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Narcissistic Marriage Problems

Narcissistic Marriage ProblemsMuch like Borderline Personality Disorder, discussed in our last blog, Narcissistic Personality Disorder may have a serious impact on an individual’s ability to promote the best interest of their children.

According to the Diagnostic and Statistical Manual of Mental Disorders, Fifth Edition (DSM V), the criteria of Narcissistic Personality Disorder include:

A pervasive pattern of grandiosity (in fantasy or behavior), a constant need for admiration, and a lack of empathy, beginning by early adulthood and present in a variety of contexts, as indicated by the presence of at least 5 of the following 9 criteria:

  • A grandiose sense of self-importance
  • A preoccupation with fantasies of unlimited success, power, brilliance, beauty, or ideal love
  • A belief that he or she is special and unique and can only be understood by, or should associate with, other special or high-status people or institutions
  • A need for excessive admiration
  • A sense of entitlement
  • Interpersonally exploitive behavior
  • A lack of empathy
  • Envy of others or a belief that others are envious of him or her
  • A demonstration of arrogant and haughty behaviors or attitudes

According to the Mayo Clinic, signs and symptoms of narcissistic personality disorder and the severity of symptoms vary. People with the disorder can:

  • Have an exaggerated sense of self-importance
  • Have a sense of entitlement and require constant, excessive admiration
  • Expect to be recognized as superior even without achievements that warrant it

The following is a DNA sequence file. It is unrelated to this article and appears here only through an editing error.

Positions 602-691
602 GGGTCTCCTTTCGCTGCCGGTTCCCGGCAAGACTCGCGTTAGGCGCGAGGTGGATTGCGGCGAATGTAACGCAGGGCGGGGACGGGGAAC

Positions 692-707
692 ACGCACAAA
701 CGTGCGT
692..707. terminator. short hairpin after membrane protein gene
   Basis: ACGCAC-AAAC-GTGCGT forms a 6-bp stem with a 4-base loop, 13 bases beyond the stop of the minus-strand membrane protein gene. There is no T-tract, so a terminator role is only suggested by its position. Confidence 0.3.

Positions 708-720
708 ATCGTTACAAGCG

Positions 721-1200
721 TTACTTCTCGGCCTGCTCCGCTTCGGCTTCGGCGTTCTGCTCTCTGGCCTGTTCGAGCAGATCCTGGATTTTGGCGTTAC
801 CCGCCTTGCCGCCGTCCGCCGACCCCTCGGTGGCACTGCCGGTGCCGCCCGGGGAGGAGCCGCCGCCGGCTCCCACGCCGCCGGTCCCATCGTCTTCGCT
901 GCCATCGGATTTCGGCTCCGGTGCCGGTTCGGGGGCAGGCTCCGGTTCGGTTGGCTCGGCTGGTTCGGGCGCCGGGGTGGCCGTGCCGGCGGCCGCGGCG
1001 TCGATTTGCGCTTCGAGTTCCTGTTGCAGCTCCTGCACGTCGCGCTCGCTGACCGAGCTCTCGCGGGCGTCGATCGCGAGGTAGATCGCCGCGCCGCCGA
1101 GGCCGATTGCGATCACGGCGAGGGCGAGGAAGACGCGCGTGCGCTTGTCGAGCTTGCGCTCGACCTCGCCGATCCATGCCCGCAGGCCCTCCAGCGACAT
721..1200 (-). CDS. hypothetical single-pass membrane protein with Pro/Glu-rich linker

• Exaggerate achievements and talents
  • Be preoccupied with fantasies about success, power, brilliance, beauty or the perfect mate
  • Believe they are superior and can only associate with equally special people
  • Monopolize conversations and belittle or look down on people they perceive as inferior
  • Expect special favors and unquestioning compliance with their expectations
  • Take advantage of others to get what they want
  • Have an inability or unwillingness to recognize the needs and feelings of others
  • Be envious of others and believe others envy them
  • Behave in an arrogant or haughty manner, coming across as conceited, boastful and pretentious
  • Insist on having the best of everything — for instance, the best car or office

Additionally, those with narcissistic personality disorder have trouble handling anything they perceive as criticism, and they can:

  • Become impatient or angry when they don’t receive special treatment
  • Have significant interpersonal problems and easily feel slighted
  • React with rage or contempt and try to belittle the other person to make themselves appear superior;
  • Have difficulty regulating emotions and behavior;
  • Experience major problems dealing with stress and adapting to change;
  • Feel depressed and moody because they fall short of perfection; and
  • Have secret feelings of insecurity, shame, vulnerability, and humiliation.

Unsurprisingly, individuals with these traits often find themselves involved in divorce suits. Our clients have struggled with the following issues arising from relationships with affected spouses: 

  1. Lack of empathy;
  2. Fits of rage;
  3. Control of one’s spouse; total lack of trust;
  4. Adultery;
  5. Cutting off the other spouse from finances;
  6. Keeping secrets;
  7. Distant relationship from the children;
  8. Constant criticism;
  9. Work addiction;
  10. Alcohol or drug problems;
  11. Sense of entitlement in the marriage;
  12. Refusal to see the other spouse’s point of view; and/or
  13. Gaslighting

If you are dealing with a spouse with a form of personality disorder, you should speak to a highly experienced licensed attorney to assist you in moving forward with your divorce.